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Actor Charlie Sheen is introduced to the audience during his performace at the Fox Theatre in Detroit, Saturday, April 2, 2011. (Carlos Osorio/Carlos Osorio/AP)
Actor Charlie Sheen is introduced to the audience during his performace at the Fox Theatre in Detroit, Saturday, April 2, 2011. (Carlos Osorio/Carlos Osorio/AP)

Year in hashtags

Charlie Sheen's Twitter antics redefined celebrity microblogging Add to ...

Social media played a significant role in many of the major news events in 2011. This week, The Globe’s #yearinhashtags project examines the impact social media had on five of the year's biggest stories: Arab Spring, Charlie Sheen, B.C. riot, Occupy Wall Street and the “It gets better” campaign.

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This time last year, Charlie Sheen probably thought hashtag was a game where you chased the guy carrying the drugs. He learned quickly, though, with a little help, and #tigerblood, the cryptic hashtag he coined, became the second-most popular of 2011. He also popularized “#winning,” which was seized on by his millions of followers and opportunistic retailers from Target to McDonald’s.

The celebrity presence exploded on Twitter in 2011 and redefined the microblogging site.

In late winter, the then-star of Two and a Half Men was an Internet meme (or a hospitalization) waiting to happen. Feuding with the producer of his show, trashing hotel rooms, accused of menacing his wife with a knife, the highest-paid actor on television was also giving interviews filled with gnomic but highly quotable quotes. Alcoholics Anonymous, he told an NBC interviewer, was for “people that don’t have tiger blood, you know, Adonis DNA.” Asked if he was bipolar, he replied that he was “bi-winning.”

To many, this seemed like the kind of magnetic poetry found on a frat boy’s fridge. But for Arnie Gullov-Singh, it sounded like a lucrative Internet star in the making. Mr. Gullov-Singh is the CEO of Adly, a California company that pairs advertisers with celebrity Twitter users. In February, Mr. Sheen’s management team was tired of seeing him lampooned in the press, and wanted the actor to communicate with his public directly. They approached Mr. Gullov-Singh’s company to teach Mr. Sheen to use Twitter.

“We gave him a bit of an overview and taught him how to use hashtags, how to share pictures, how to engage an audience,” Mr. Gullov-Singh said by phone from his California office. He shared with Mr. Sheen his philosophy for successful tweeting: content, comedy, controversy. Mr. Sheen was a natural with hashtags, which are created by marking a word or topic in a tweet with a # symbol to make a search category. “He’d been saying things on TV like ‘tiger blood’ and ‘warlock’ and ‘winning,’ and we said to him, ‘you know, those would make great hashtags.’ Sure enough, they went viral.”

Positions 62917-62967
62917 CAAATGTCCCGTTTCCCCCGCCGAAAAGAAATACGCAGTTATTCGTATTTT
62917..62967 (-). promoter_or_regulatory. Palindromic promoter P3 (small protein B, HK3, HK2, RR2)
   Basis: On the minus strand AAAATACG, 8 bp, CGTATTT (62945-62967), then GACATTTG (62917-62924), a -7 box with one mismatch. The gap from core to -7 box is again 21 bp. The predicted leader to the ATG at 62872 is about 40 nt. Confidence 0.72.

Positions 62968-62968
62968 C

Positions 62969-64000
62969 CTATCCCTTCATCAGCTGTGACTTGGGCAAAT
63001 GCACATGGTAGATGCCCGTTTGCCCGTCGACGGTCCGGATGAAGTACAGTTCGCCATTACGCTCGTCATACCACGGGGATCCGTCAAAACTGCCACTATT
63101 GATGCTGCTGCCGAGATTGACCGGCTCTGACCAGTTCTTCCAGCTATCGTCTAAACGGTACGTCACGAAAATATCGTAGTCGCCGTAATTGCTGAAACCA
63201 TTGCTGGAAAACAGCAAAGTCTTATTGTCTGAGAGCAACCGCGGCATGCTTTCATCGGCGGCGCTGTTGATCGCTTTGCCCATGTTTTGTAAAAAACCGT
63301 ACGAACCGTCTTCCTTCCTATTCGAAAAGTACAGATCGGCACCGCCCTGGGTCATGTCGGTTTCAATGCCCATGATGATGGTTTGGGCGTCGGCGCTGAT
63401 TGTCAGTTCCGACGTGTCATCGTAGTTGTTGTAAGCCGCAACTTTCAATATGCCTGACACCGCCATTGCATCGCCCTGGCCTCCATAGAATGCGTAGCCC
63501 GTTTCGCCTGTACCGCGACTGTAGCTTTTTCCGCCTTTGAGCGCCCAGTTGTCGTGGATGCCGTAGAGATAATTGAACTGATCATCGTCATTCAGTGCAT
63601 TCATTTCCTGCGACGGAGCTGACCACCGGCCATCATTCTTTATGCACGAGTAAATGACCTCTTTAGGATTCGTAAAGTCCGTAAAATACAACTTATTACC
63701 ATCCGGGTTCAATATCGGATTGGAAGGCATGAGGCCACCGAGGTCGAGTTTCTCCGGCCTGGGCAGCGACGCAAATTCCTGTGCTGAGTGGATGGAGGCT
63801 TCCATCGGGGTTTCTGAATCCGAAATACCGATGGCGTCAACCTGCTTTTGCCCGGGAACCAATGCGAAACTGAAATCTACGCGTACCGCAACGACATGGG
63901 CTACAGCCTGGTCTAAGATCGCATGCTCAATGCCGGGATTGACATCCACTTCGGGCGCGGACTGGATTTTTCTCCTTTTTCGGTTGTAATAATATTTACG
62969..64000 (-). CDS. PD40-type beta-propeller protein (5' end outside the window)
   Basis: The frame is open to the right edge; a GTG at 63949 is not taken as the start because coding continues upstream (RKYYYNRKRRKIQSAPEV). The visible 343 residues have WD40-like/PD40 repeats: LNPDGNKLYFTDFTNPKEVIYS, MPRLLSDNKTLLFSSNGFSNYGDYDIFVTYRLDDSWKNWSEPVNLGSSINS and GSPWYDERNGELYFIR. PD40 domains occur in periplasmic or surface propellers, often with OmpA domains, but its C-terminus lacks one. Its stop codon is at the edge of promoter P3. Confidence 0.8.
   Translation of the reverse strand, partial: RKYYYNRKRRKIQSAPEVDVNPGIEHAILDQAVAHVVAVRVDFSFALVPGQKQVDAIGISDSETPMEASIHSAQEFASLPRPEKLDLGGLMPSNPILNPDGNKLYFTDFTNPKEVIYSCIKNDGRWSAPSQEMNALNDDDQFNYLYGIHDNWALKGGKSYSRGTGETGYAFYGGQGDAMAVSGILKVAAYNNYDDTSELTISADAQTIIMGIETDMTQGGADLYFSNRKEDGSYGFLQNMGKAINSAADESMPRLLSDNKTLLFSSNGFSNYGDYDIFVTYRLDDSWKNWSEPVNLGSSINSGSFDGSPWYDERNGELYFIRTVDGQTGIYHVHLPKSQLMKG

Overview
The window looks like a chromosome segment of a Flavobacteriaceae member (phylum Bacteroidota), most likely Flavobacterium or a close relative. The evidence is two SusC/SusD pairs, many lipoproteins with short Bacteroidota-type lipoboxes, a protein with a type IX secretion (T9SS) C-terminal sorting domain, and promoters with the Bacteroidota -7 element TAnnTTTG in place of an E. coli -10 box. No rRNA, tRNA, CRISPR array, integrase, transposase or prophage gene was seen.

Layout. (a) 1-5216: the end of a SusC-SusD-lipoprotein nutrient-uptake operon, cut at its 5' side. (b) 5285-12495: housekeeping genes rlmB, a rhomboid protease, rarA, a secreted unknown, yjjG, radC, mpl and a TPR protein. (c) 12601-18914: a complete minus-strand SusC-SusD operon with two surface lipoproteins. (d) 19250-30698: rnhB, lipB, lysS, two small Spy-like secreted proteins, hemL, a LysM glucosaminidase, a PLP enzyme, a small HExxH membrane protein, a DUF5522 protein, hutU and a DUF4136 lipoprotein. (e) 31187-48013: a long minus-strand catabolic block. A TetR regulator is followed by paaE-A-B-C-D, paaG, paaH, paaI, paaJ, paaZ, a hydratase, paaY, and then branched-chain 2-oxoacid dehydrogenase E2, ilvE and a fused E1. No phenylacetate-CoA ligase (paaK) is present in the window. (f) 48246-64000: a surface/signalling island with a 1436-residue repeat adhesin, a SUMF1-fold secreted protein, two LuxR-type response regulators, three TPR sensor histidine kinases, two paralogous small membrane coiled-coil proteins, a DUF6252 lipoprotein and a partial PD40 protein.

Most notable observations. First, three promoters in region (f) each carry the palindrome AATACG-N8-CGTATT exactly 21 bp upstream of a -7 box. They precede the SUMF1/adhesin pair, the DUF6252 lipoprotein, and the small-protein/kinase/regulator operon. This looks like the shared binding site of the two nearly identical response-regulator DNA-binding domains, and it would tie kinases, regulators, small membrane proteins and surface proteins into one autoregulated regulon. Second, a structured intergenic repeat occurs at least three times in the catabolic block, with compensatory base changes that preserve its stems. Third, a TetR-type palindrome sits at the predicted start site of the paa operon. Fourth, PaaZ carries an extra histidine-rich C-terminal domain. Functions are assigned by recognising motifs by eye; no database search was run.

On the evening of March 1, Mr. Sheen joined the Twitter fray with a tweet that would not have made Oscar Wilde green with envy: “Winning ..! Choose your Vice … #winning #chooseyourvice”. It was attached to a photo of the actor and one of his “goddesses” holding chocolate milk and juice bottles. A few hours later, he tweeted: “I’m here for my people! Bring it on! #tigerblood”.

The tigerblood hashtag – perhaps because it was so meaningless it could represent anything – became the second-most popular on Twitter the day he introduced it; it was also the second-most-used hashtag in 2011, after #egypt. On March 2, Mr. Sheen was acquiring 2,500 followers per minute. Within 25 hours and 17 minutes, he’d reached a million followers, an achievement noted by the people at the Guinness Book of Records.

Nine days after joining Twitter, Mr. Sheen announced he would do a one-man show across North America: The “Violent Torpedo of Truth/Defeat is Not an Option” tour. However, mockery was an option, and soon Twitter was full of hashtags suggesting how little some people wanted to see the actor live on stage – with one non-fan suggesting that a #colonoscopy was preferable. The tour was so shambolic that it made the previous 12 months of Mr. Sheen’s life seem monastic by comparison. The New York Post proclaimed that he “stank up Radio City Music Hall like a flatulent goddess.”

While sports and pop stars have used Twitter since its beginning, Mr. Sheen’s arrival took it in a new direction. His tweets were discussed on mainstream newscasts. The American Red Cross used #tigerblood to solicit (human) blood donations. McDonald’s suggested it would introduce a menu item called “McWinning.” By the time Mr. Sheen had secured his first sponsorship deal with internships.com six days after joining Twitter, the hashtag #winning had been declared ironic, and therefore dead, by the website Jezebel. Still, Mr. Sheen currently has more than 5.7-million followers, and adds 20,000 a day.